Pluralism in International Criminal Law

Hardcover | October 10, 2014

EditorElies van Sliedregt, Sergey Vasiliev

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Despite the growth in international criminal courts and tribunals, the majority of cases concerning international criminal law are prosecuted at the domestic level. This means that both international and domestic courts have to contend with a plethora of relevant, but often contradictory,judgments by international institutions and by other domestic courts. This book provides a detailed investigation into the impact this pluralism has had on international criminal law and procedure, and examines the key problems which arise from it. The work identifies the various interpretations ofthe concept of pluralism and discusses how it manifests in a broad range of aspects of international criminal law and practice. These include substantive jurisdiction, the definition of crimes, modes of individual criminal responsibility for international crimes, sentencing, fair trial rights, lawof evidence, truth-finding, and challenges faced by both international and domestic courts in gathering, testing and evaluating evidence.Authored by leading practitioners and academics in the field, the book employs pluralism as a methodological tool to advance the debate beyond the classic view of "legal pluralism" leading to a problematic fragmentation of the international legal order. It argues instead that pluralism is afundamental and indispensable feature of international criminal law which permeates it on several levels: through multiple legal regimes and enforcement fora, diversified sources and interpretations of concepts, and numerous identities underpinning the law and practice. The book addresses thevirtues and dangers of pluralism, reflecting on the need for, and prospects of, harmonization of international criminal law around a common grammar. It ultimately brings together the theories of legal pluralism, the comparative law discourse on legal transplants, harmonization, and convergence, andthe international legal debate on fragmentation to show where pluralism and divergence will need to be accepted as regular, and even beneficial, features of international criminal justice.

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Despite the growth in international criminal courts and tribunals, the majority of cases concerning international criminal law are prosecuted at the domestic level. This means that both international and domestic courts have to contend with a plethora of relevant, but often contradictory,judgments by international institutions and by o...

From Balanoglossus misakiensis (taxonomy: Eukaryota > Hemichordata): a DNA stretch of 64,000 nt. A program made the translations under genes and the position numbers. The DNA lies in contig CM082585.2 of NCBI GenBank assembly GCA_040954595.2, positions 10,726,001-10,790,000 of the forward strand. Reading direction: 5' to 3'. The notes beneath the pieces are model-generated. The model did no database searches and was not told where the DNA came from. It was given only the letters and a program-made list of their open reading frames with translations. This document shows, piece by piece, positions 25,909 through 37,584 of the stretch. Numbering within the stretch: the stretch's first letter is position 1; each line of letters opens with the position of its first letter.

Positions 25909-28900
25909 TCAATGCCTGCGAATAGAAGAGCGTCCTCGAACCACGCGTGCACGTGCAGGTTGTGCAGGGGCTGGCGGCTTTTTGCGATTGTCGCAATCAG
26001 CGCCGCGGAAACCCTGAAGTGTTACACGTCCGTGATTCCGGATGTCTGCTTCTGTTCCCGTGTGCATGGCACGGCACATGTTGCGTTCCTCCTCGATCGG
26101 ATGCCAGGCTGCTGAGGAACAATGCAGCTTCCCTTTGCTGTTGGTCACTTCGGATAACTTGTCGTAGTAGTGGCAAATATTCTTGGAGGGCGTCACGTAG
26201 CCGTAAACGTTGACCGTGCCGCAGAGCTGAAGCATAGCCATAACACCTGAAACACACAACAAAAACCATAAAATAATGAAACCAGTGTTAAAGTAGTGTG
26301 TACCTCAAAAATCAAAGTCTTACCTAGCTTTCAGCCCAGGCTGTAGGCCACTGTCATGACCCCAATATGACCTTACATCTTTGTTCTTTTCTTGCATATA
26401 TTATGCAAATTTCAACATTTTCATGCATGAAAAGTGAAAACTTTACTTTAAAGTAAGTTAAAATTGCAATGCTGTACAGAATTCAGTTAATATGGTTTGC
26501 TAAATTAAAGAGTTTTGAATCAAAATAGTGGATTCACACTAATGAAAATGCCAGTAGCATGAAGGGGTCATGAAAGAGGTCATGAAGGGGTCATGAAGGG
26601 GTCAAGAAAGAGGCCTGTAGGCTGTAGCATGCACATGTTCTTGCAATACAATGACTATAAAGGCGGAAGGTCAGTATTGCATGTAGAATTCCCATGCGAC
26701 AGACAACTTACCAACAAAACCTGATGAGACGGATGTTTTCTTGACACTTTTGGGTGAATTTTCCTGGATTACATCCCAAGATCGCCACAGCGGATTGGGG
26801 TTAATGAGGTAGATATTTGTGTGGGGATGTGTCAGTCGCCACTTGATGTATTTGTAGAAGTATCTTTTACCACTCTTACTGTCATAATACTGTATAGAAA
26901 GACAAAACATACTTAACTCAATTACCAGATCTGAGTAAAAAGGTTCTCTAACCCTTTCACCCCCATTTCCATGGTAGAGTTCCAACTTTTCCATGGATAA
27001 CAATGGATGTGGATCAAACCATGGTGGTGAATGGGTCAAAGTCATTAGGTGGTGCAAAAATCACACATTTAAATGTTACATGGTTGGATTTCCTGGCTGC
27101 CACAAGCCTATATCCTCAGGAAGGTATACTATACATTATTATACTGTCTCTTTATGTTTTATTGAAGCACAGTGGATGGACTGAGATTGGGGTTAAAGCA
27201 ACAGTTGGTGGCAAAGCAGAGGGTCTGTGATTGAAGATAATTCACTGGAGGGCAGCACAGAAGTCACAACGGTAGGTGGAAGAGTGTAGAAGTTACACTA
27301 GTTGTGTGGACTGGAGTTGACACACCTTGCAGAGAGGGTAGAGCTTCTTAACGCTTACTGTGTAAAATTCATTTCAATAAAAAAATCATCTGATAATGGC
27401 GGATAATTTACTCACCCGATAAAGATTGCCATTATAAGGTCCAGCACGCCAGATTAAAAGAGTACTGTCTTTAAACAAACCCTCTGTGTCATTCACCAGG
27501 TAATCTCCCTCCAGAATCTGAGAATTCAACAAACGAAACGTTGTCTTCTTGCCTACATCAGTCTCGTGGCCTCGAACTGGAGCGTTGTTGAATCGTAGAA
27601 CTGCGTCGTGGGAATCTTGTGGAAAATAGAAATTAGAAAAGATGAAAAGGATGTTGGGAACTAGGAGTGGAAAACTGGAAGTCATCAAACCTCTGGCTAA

Elies van Sliedregt is Professor of Criminal Law, Dean of the Faculty of Law, and Director of the Center for International Criminal Justice at the Vrije Universiteit Amsterdam. She previously worked as associate professor at Leiden University and as a lecturer at Utrecht University and held visiting fellowships in Cambridge, Oxford, Bo...

other books by Elies van Sliedregt

Format:HardcoverDimensions:410 pagesPublished:October 10, 2014Publisher:Oxford University PressLanguage:English

The following ISBNs are associated with this title:

ISBN - 10:0198703198

ISBN - 13:9780198703198

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Table of Contents

PART I. PLURALISM: CONCEPTUAL PERSPECTIVES1. E. van Sliedregt and S. Vasiliev: Introduction2. J. Stewart and A. Kiyani: Legal Pluralism: A Philosophical Perspective3. C. Steer: Legal Transplants or Legal Patchworking? The Creation of International Criminal Law as a Pluralistic Body of Law4. S. Vasiliev: The Plural Pluralisms of International Criminal Procedure: In Search of a Normative IdentityPART II. HORIZONTAL PLURALISM5. J.D. Ohlin: Organizational Criminality6. M. Cupido: Modes of Liability: Pluralism in Theory, Uniformity in Legal Practice?7. J.D. Jackson: Evidentiary Practices in the International Criminal Tribunals: A Comparative Approach8. B. Hola: Pluralism in Sentencing? Consistency of International Sentencing and International Sentencing Guidelines9. M. Drumbl: Beyond International Criminal Law: The Curious Criminality of Mass AtrocityPART III. VERTICAL PLURALISM10. R. Kok: Interpretation and Application of International Criminal Law in Dutch Courts11. A. Zahar: Pluralism and the Rights of the Accused in International Criminal Proceedings12. E. Fry: Proving International Crimes: Sui Generis Evidence Law?13. W. Jordash: Evidentiary Challenges: Domestic and International Prosecutions ComparedPART IV. FROM PLURALISM TO HARMONIZATION? LOOK TO THE FUTURE14. G. Werle and B. Burghardt: Individual Criminal Responsibility in Article 25 ICC Statute15. J. Gadirov: Collective Intentions and Individual Criminal Responsibility16. P. Murphy and L. Baddour: Evidence in International Criminal Tribunals: The Need for a Harmonized Approach17. E. van Sliedregt and S. Vasiliev: Conclusion